The Collingwood collection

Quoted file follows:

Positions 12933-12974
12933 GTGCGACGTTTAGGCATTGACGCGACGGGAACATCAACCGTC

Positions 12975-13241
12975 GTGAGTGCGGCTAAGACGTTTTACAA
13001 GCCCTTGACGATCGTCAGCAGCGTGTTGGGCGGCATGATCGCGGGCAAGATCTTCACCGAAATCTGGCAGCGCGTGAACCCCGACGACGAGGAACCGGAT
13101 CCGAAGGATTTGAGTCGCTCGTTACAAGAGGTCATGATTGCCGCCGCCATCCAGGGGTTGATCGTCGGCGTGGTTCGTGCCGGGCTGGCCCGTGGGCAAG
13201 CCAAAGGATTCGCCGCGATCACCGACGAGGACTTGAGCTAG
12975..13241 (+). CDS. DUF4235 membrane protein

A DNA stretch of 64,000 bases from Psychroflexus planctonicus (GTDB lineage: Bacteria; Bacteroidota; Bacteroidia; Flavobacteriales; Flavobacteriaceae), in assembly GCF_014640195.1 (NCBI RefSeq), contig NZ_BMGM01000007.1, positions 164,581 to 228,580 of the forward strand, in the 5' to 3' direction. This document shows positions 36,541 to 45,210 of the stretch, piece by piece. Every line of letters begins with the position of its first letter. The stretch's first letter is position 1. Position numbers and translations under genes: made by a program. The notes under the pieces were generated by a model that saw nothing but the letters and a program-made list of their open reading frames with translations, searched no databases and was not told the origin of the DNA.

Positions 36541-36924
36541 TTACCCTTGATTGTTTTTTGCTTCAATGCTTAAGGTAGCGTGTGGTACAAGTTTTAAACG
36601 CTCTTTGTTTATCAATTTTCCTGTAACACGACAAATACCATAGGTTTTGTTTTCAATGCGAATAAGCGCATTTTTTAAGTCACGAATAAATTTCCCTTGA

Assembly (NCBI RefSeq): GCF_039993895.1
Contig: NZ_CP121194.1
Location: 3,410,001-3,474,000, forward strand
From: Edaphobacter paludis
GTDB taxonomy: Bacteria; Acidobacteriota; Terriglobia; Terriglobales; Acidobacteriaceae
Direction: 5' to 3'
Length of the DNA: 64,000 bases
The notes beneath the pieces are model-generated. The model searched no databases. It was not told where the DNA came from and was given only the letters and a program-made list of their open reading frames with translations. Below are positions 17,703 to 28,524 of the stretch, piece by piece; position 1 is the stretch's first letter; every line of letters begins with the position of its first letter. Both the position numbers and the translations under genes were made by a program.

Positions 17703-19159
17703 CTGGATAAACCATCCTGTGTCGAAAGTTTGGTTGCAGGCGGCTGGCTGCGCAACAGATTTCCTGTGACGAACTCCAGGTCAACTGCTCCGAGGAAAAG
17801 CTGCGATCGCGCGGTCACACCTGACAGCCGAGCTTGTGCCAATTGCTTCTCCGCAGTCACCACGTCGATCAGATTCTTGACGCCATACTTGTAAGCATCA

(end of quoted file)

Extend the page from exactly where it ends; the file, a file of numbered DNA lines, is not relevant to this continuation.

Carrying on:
Although overshadowed by his illustrious contemporary, friend and colleague Horatio Nelson; Cuthbert Collingwood (1750-1810) enjoyed an equally distinguished career at sea. After serving with Nelson in the West Indies, the two officers fought alongside each other at the battle of Cape St Vincent in 1797. Following a brief meeting in England in 1800, the two did not see each other again until Nelson superseded Collingwood, by now a rear-admiral, as commander of the Channel fleet in the weeks before Trafalgar. Collingwood led his division with great daring and skill at the battle, leading the attack in Royal Sovereign. When Nelson fell at the height of the action, Collingwood assumed command securing victory for the British. Subsequently he continued in post as commander in chief of the Mediterranean fleet, remaining almost continually at sea until he died exhausted in March 1810. Such was the public regard for Collingwood that, like Nelson before him, his body was returned to England where it lay in state at Greenwich before being interred with great ceremony directly beside Nelson’s sarcophagus in the crypt of St Paul’s Cathedral. Unlike Nelson, Collingwood shunned celebrity and few portraits of him exist. So I was delighted to handle the sale from a private collection of a rare miniature of the admiral by Charles Frederick de Brocktorff (1775-1850) after a portrait by Giuseppe Politi. Included also was an exceptionally rare gold and enamel mourning ring set with jet and mounted with a lock of the admiral’s hair, and a fine silver pint mug ordered by Collingwood after Trafalgar and emblazoned with his newly augmented coat of arms following his elevation to the peerage. Alongside his family crest is a further crest representing the stern of Royal Sovereign, whilst the shield incorporates the name of the action which secured his fame, and his name for posterity.